“One of the outstanding questions from that think tank was that we did not yet have the tools to fully evaluate the impact of the X or Y chromosome.”
She added that the new study is “helping to start to address some important scientific questions” by using “emerging technologies to look at the complexity of the X chromosome.”
To assess the potential role of X chromosomes in Alzheimer’s disease, the authors of the new study conducted a series of experiments in a mouse model of the disease.
They found that male mice with Alzheimer’s disease demonstrated greater cognitive impairments and died more quickly than female mice.
When they genetically engineered male mice with Alzheimer’s disease to have two X chromosomes, those mice performed better on cognitive tests and lived longer than male mice with one X chromosome.
Conversely, female mice that were engineered to have only one X chromosome showed more cognitive impairment and died more quickly than those with two X chromosomes.
“The authors show that the addition of an X leads to brain resilience,” Mielke explained. “Notably, it is not that the Y gene is necessarily detrimental, just that having two X chromosomes, indicative of females, offers more brain protection.”
The authors of the new study suspected the KDM6A gene may help account for the differences observed in mice with one versus two X chromosomes.
When mice have two X chromosomes, most of the genes on the second X chromosome are inactivated. But KDM6A is one of a small group of genes that remains active on both chromosomes.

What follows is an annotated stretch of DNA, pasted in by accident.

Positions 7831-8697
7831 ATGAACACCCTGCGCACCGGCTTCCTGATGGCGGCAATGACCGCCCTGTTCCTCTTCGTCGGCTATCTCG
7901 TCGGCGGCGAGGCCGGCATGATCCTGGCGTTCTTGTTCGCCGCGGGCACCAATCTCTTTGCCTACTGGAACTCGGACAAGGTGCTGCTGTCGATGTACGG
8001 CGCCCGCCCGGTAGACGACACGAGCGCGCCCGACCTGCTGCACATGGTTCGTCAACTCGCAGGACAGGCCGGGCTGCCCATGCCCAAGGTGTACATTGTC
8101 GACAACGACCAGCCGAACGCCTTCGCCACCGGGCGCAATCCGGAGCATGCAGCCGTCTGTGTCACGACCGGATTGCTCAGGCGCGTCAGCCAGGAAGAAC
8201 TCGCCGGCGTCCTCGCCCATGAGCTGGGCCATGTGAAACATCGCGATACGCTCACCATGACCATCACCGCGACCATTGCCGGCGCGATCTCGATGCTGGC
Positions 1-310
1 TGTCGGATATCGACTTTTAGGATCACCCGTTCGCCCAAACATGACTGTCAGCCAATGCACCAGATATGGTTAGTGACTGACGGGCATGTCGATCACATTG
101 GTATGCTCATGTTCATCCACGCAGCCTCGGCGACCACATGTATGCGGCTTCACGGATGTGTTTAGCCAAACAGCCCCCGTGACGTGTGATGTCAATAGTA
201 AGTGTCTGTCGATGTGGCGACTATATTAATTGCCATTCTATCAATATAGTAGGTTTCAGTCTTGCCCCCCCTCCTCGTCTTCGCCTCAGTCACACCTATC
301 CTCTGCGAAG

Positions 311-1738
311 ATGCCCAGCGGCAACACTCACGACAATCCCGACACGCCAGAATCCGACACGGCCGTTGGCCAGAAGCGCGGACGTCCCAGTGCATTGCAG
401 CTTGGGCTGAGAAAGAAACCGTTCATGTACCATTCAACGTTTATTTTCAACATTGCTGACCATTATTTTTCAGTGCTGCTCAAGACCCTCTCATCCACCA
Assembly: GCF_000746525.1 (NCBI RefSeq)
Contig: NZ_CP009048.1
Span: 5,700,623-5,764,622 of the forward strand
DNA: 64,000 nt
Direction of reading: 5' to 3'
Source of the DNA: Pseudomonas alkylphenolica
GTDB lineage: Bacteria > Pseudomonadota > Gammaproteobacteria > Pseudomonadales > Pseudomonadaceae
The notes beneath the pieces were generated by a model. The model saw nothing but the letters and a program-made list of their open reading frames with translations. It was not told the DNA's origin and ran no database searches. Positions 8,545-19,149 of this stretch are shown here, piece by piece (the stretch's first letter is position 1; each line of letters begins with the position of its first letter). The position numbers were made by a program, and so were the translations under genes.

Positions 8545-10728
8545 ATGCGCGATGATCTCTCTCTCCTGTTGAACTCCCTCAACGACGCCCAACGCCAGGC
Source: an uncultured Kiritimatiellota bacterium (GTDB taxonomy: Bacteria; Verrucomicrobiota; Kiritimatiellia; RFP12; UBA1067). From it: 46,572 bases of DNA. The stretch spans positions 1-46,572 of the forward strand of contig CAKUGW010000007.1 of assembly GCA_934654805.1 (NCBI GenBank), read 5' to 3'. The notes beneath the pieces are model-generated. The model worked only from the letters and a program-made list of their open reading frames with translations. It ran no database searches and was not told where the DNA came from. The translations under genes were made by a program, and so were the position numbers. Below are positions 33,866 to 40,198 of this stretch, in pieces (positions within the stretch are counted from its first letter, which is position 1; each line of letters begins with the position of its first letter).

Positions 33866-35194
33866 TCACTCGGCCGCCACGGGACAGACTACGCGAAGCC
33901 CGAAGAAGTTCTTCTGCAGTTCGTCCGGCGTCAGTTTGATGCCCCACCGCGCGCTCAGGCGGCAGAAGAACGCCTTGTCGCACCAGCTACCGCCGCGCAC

After reviewing a public dataset of gene expression studies, the researchers found that about 14 percent of people carry a particularly active variant of the KDM6A gene.
This variant of the gene wasn’t associated with lower risk of developing Alzheimer’s disease, but it was linked to slower cognitive decline in people who have the disease.
When the researchers engineered male mice with Alzheimer’s disease to produce more KDM6A protein than usual, they found the mice performed much better than average on cognitive tests.
The findings of this study may help experts understand why symptoms of Alzheimer’s disease develop more quickly in some people than in others.
“As we understand more about Alzheimer’s pathology, we know that some patients with significant pathology may not develop any clinical symptoms — and protection from genes such as KDM6A may offer clues as to why,” said Dr. Gayatri Devi, a neurologist at Lenox Hill Hospital in New York City and author of “The Spectrum of Hope: An Optimistic and New Approach to Alzheimer’s Disease and Other Dementias.”
In turn, identi
fying protective genes and other biological factors that shape the progression of the disease may help researchers develop more effective prevention, diagnosis, and treatment strategies.
“Understanding the biological differences of Alzheimer’s between the sexes would potentially be a huge benefit to the field in researching and developing more specific diagnostic tools, therapies, and preventions,” said Snyder.